The 4th Kingdom

Chapter eight only discusses the two dominant kingdoms represented by the ram and the goat. They correlate to the bear and the leopard in the seventh chapter as well as by the silver chest and bronze torso in Nebuchadnezzar’s statue. Chapter seven states there is a fourth kingdom prophesied to succeed the leopard (also the goat).

This fourth beast is the fourth world power that will rule the earth. It will be different from all the others. It will devour the whole world, trampling and crushing everything in its path. (Daniel 7:23 NLT)

The fourth beast is described as having ten horns, which represent ten kings who will rule this empire. The little horn that comes up is described as different from the other ten, and seems to solidify his power by subduing and eliminated three of those kings. (Dan 7:24) This king will also oppress the holy people by changing sacred festivals and laws, and placing them under his control.

There could be a possible correlation of these ten horns to the ten toes in Nebuchadnezzar’s statue, but almost certainly a correlation with the beast’s ten horns described in the Book of Revelation.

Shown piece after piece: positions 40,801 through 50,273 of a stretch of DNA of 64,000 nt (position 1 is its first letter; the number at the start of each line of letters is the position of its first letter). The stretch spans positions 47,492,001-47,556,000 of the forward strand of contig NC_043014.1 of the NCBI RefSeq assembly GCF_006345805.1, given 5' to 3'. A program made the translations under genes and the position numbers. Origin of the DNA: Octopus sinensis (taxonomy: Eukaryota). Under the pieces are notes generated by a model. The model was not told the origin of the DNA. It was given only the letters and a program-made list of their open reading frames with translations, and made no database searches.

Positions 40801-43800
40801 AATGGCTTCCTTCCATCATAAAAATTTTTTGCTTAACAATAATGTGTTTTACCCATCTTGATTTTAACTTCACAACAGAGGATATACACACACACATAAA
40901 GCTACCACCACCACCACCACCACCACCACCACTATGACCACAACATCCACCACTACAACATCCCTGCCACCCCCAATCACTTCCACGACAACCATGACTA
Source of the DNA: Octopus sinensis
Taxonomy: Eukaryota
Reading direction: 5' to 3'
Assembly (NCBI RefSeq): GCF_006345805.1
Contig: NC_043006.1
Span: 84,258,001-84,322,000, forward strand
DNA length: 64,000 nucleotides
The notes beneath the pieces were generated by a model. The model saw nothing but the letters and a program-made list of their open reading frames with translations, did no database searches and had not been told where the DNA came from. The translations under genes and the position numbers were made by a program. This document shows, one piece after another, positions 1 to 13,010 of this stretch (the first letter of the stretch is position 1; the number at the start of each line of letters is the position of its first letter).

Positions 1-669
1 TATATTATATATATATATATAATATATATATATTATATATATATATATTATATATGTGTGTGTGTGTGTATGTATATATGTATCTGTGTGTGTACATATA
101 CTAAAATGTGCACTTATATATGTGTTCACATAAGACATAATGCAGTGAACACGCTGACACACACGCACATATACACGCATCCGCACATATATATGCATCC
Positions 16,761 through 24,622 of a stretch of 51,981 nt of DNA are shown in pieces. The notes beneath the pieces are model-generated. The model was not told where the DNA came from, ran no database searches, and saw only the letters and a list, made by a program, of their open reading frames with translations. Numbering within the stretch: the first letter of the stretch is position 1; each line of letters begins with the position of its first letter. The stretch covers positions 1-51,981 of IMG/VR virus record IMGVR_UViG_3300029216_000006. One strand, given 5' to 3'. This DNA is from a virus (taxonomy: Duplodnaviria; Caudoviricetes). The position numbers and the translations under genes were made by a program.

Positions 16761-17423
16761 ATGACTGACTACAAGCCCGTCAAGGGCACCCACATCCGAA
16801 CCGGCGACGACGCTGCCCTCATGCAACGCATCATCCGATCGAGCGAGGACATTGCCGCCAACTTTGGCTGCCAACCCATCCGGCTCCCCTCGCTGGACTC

Then I saw a beast rising up out of the sea. It had seven heads and ten horns, with ten crowns on its horns. And written on each head were names that blasphemed God. (Revelation 13:1 NLT)

Interestingly, this beast that John describes in Revelation looks like a leopard, with feet like a bear and a mouth like a lion. All three of the other beasts mentioned in chapter seven of Daniel. Most scholars believe that this fourth kingdom in chapter seven is describing the final rebellion before the return of Christ, and that the little horn with eyes and a mouth is the Antichrist. While the fourth kingdom in Nebuchadnezzar’s statue is believed to be Rome, the parallels with this fourth kingdom in chapter seven to those described in Revelation are striking.

Some believe that the little horn in chapter eight is also describing the final Antichrist rather than Antiochus, due to the similar description, but because the little horn in chapter eight appears to arise out of the third kingdom, not the fourth, most tend to rule that out. Regardless, Antiochus at the very least is a picture of what is to still yet to come in the final rebellion. We know that Antiochus didn’t fulfill the prediction of the Antichrist in the 4th kingdom because Jesus refers to Daniel’s prediction as yet a future warning (Matthew 24:15), and the Apostle John wrote his revelation over 200 years after Antiochus.

We could go into a great more detail in these prophecies and the connections to Revelation, but there simply isn’t time here. Overall, these prophecies concern the immediate kingdoms that followed Babylon, including the world power and final rebellion before Christ’s return. Back to our original question, what do we do with this and how does it fit into redemption?